Odantapuri

From Wikipedia, the free encyclopedia
Jump to: navigation, search

Odantapuri, also called Odantapura or Uddandapura, was a Buddhist monastery in what is now Bihar, India. It was established by the Pala Emperor Gopala I of in the 7th century. It is considered the second oldest of India's universities and was situated in Magadha. Acharya Sri Ganga of Vikramashila had been a student here. According to the Tibetan records there were about 12,000 students at Odantapuri. Odantpuri was situated at a mountain called Hiranya Prabhat Parvat and the bank of the river Panchanan.

In the modern era, it is Bihar Sharif, headquarters of Nalanda district.

In a Tibetan history of the Kalachakra tantra[1] by Ngakwang Künga Sönam, 27th Sakya Trizin (Wylie: ngag dbang kun dga' bsod nams,1597–1659), it is mentioned that Odantapuri was administered by "Sendhapas," the Tibetan referent for Theravadins from Sri Lanka.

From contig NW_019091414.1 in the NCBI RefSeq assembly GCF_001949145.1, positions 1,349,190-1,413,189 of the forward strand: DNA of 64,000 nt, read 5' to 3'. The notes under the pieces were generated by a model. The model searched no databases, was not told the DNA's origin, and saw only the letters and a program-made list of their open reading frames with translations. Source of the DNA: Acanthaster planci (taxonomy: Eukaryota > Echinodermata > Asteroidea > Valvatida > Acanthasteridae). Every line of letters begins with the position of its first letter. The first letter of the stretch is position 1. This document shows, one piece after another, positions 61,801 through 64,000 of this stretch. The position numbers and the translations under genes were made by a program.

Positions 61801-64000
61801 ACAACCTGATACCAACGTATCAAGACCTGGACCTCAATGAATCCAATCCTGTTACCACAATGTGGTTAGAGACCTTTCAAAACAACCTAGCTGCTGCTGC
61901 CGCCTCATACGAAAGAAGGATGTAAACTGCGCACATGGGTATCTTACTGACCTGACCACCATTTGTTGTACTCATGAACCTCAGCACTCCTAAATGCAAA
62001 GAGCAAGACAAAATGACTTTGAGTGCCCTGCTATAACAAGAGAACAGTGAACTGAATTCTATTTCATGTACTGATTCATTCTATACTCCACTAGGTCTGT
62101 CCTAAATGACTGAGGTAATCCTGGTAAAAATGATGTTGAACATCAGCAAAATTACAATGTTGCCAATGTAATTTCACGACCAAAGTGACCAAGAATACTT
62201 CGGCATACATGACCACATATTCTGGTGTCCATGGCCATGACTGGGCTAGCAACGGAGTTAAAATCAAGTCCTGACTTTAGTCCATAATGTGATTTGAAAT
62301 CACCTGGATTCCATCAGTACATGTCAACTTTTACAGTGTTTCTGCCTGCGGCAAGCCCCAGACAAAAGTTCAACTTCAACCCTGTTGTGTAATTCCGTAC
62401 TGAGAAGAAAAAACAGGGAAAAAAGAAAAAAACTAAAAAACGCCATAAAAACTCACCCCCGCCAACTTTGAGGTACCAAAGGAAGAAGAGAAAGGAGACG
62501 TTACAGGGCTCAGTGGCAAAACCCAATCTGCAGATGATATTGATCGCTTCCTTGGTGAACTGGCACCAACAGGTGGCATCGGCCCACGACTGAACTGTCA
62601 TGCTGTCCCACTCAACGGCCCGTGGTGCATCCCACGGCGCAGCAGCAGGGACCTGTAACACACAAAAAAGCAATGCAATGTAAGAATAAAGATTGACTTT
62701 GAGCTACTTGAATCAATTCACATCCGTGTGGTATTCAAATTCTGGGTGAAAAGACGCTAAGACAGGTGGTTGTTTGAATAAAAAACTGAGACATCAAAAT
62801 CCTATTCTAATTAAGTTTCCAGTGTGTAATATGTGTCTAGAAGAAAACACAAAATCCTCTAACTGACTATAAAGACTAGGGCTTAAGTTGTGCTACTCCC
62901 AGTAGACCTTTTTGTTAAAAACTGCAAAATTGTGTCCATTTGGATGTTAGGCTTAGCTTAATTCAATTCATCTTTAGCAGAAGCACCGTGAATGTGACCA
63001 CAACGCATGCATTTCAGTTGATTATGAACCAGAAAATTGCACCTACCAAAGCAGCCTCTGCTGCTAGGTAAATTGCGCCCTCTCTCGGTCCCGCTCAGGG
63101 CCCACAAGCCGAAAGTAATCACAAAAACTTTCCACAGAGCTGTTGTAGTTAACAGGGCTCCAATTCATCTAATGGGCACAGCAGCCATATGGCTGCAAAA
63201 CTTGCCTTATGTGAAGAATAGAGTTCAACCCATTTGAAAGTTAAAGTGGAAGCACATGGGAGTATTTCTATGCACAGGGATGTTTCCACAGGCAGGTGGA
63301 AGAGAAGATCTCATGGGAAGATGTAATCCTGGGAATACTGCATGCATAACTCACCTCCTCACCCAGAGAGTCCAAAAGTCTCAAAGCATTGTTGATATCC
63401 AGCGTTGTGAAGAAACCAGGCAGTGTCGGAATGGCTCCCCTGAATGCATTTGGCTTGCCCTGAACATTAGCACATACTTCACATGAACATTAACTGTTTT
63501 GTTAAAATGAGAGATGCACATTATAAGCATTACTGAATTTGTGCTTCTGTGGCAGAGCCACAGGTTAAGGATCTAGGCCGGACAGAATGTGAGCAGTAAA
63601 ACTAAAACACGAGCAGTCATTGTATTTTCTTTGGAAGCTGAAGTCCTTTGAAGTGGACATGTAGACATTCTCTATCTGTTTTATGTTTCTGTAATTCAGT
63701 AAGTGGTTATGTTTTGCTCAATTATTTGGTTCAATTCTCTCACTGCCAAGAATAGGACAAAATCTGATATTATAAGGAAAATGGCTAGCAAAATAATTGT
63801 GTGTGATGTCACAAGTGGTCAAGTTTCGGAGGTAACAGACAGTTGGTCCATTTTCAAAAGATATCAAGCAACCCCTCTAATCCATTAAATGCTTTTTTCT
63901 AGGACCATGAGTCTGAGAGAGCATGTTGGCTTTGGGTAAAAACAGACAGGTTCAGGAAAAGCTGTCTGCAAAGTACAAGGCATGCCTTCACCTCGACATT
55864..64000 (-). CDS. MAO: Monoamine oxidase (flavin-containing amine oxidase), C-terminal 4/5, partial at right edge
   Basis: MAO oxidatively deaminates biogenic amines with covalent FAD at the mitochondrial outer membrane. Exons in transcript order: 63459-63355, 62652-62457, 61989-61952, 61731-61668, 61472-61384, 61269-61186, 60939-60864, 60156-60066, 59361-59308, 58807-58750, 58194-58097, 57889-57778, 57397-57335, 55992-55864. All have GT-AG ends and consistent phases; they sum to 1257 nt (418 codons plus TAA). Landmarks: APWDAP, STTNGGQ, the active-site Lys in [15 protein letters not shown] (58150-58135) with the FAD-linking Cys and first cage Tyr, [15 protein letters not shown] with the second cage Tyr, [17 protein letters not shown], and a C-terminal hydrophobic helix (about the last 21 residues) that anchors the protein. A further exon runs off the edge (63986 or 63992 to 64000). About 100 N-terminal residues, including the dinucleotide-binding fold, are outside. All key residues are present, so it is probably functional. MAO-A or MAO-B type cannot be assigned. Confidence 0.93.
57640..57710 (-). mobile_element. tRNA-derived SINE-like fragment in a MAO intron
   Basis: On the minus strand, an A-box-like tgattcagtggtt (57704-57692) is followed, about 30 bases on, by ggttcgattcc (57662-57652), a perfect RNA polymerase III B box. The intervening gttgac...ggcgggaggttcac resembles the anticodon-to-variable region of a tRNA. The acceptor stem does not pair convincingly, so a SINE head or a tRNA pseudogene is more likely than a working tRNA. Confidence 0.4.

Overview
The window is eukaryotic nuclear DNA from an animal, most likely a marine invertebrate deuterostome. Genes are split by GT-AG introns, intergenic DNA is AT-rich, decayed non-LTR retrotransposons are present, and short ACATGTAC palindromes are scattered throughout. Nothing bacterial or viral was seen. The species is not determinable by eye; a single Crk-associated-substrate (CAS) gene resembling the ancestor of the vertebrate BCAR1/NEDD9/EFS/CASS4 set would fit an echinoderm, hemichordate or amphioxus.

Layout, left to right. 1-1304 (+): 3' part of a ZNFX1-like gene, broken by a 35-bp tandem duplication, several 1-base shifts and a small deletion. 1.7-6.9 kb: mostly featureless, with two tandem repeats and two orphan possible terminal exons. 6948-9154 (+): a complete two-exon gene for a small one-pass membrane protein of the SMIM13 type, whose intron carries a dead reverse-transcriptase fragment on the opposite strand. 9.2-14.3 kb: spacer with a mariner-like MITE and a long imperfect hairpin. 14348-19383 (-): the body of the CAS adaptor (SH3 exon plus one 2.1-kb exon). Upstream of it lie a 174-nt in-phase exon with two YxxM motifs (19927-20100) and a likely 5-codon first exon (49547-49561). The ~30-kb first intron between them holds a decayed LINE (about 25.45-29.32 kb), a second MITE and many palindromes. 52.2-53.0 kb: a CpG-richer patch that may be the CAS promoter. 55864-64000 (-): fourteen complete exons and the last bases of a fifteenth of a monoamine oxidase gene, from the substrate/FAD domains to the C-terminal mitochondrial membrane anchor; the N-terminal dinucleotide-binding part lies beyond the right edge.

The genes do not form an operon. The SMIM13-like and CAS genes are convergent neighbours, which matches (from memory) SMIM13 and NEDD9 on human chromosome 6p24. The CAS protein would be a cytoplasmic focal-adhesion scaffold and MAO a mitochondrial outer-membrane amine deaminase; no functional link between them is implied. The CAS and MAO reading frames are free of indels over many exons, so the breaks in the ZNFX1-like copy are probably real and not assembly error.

A number of monasteries grew up during the Pala period in ancient Bengal and Magadha. According to Tibetan sources, five great mahaviharas stood out: Vikramaśīla University, the premier university of the era; Nalanda, past its prime but still illustrious, Somapura Mahavihara, Odantapuri, and Jagaddala.[2] The five monasteries formed a network; "all of them were under state supervision" and there existed "a system of co-ordination among them . . it seems from the evidence that the different seats of Buddhist learning that functioned in eastern India under the Pala were regarded together as forming a network, an interlinked group of institutions," and it was common for great scholars to move easily from position to position among them.[3]

The university perished, along with Nalanda, at the hands of Muhammad bin Bakhtiyar Khilji around 1193. Khilji's descendants would form the Khilji dynasty in 1290 and become known for their assault on Indian religions.

Notes[edit]

  1. ^ ngag dbang kun dga' bsod nams. "༄༅།དཔལ་དུས་ཀྱི་འཁོར་ལོའི་ཟབ་པ་དང་རྒྱ་ཆེ་བའི་དམ་པའི་ཆོས་བྱུང་བའི་ཚུལ་ལེགས་པར་བཤད་པ་ངོ་མཚར་དད་པའི་ཤིང་རྟ་". TBRC. Tibetan Buddhist Resource Center. 
  2. ^ Vajrayogini: Her Visualization, Rituals, and Forms by Elizabeth English. Wisdom Publications. ISBN 0-86171-329-X pg 15
  3. ^ Buddhist Monks And Monasteries Of India: Their History And Contribution To Indian Culture. by Dutt, Sukumar. George Allen and Unwin Ltd, London 1962. pg 352-3

External links[edit]